Hysterectomy? Really? That's the standard treatment for symptomatic fibroids? This is 2010, right?
Those were just a few of the questions that leapt to mind after I was diagnosed with fibroids. I like to think I have more than a sentimental attachment to my uterus, so I decided to do some research of my own, and found there are options that spare your uterus, even options that preserve your ability to bear children if that is something you want. I came to UCLA for a consultation because they offer all the available non-surgical, and surgical interventions for uterine fibroids.
My treatment turned out to be a combination of the two; Dr. Raman performed MRI guided focused ultrasound as Step 1 and believe me, it will restore your faith in technology. It's a completely non-invasive, out patient treatment, with little to no recovery time. After the procedure I went home, took a long nap, and woke up with fewer symptoms from my fibroids! I still wonder if there wasn't some form of magic employed. Step 2 was meant to be robotic arm laparoscopy but morphed into myomectomy due to the size, and density of the fibroid. That Dr. Tarnay had been prepared for this possibility, even discussed it with me prior to surgery, is another reason I'm glad I chose UCLA. The fact that uterine fibroids are so common, something like 70% of women have them, would have made the idea of focused treatment centers seem like a no brainer, but I bet if you're reading this you've been told that you need a hysterectomy.
It's hard to express how happy I am with my outcome, and experience without it sounding as if I'm resorting to hyperbole. I actually have relief from symptoms I didn't even know that I had the watchful waiting period before I chose to DO something merely allowed my body, and mind to become accustomed to the fatigue, and pressure that grew right along with my fibroids. If you're ready to DO something about your own fibroids do yourself a favor, and have an assessment at UCLA; a state-of-the-art hospital that attracts innovative, talented doctors who will help you find the treatment option - or options as it was in my case - best suited to you.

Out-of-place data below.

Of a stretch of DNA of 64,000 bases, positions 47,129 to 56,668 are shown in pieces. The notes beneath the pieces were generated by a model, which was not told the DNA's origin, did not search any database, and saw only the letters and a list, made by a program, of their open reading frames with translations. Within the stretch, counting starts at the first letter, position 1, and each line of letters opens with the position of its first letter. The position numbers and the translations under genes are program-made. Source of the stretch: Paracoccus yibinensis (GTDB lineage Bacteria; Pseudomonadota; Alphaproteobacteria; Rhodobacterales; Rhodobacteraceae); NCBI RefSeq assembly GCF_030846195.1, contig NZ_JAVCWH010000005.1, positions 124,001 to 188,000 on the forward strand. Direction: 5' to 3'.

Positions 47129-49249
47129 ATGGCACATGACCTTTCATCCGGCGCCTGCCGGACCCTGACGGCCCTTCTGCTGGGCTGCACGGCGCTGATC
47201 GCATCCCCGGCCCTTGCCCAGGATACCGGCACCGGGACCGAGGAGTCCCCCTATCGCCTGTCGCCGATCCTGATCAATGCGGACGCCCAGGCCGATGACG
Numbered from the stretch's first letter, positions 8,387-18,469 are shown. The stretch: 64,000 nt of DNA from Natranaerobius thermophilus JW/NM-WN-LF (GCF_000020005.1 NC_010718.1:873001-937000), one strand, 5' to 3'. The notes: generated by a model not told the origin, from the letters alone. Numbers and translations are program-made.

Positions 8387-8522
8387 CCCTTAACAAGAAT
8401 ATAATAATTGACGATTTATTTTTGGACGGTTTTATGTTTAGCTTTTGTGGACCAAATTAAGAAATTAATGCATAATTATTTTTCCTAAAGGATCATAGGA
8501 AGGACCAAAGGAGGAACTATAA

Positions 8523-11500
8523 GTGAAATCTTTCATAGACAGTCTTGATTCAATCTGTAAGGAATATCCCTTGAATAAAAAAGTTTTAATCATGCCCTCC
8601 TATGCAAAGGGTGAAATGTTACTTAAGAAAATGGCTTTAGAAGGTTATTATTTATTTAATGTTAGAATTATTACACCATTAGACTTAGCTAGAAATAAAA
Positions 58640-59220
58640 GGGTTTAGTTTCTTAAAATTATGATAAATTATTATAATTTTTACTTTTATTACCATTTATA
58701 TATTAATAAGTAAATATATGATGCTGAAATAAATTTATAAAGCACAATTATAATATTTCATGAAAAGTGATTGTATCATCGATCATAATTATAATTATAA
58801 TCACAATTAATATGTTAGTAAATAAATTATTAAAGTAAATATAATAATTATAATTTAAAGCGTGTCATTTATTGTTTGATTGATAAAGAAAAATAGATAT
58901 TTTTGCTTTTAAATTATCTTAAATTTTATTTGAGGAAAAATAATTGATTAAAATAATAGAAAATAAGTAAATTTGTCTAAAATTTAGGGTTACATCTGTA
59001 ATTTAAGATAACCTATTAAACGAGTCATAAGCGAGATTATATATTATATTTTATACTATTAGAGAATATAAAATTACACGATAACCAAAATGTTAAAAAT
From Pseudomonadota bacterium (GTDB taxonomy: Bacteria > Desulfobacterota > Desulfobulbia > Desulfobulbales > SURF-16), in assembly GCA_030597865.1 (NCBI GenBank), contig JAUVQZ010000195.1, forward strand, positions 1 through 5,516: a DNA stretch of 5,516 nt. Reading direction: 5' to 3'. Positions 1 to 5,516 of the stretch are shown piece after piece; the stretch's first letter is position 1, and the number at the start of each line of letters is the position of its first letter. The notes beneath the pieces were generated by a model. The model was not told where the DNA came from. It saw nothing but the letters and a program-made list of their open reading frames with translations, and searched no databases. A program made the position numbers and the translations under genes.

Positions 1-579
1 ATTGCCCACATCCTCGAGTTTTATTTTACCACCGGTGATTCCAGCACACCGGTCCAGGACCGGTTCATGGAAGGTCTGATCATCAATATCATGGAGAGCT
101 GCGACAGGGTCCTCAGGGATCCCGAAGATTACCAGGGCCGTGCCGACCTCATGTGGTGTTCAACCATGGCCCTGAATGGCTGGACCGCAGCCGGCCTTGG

It has been 10 months since my FUS procedure, my periods are much lighter and shorter, I no longer have to urinate every five minutes, and my bowels are finally regular.
I had no pain during my procedure, and was back to work the next day. I have yet to find an OB/GYN that I feel comfortable with, or any who are currently informing their patients about FUS as an option for treating fibroids. While I understand that there is an inadequate number of long-term studies on FUS patients, and that as a result, most insurance companies are still not covering the cost, I do not understand why doctors are not telling women about it.
It is a doctors right to express their medical opinion about a procedure, but it is their duty to stay informed about all the latest treatments, and to be sure they make their patients aware of what those are.
If you have fibroids, it is important to know that there are now more treatment options than ever, and it is up to you to be your own best advocate, do your own research, and discover what is best for you.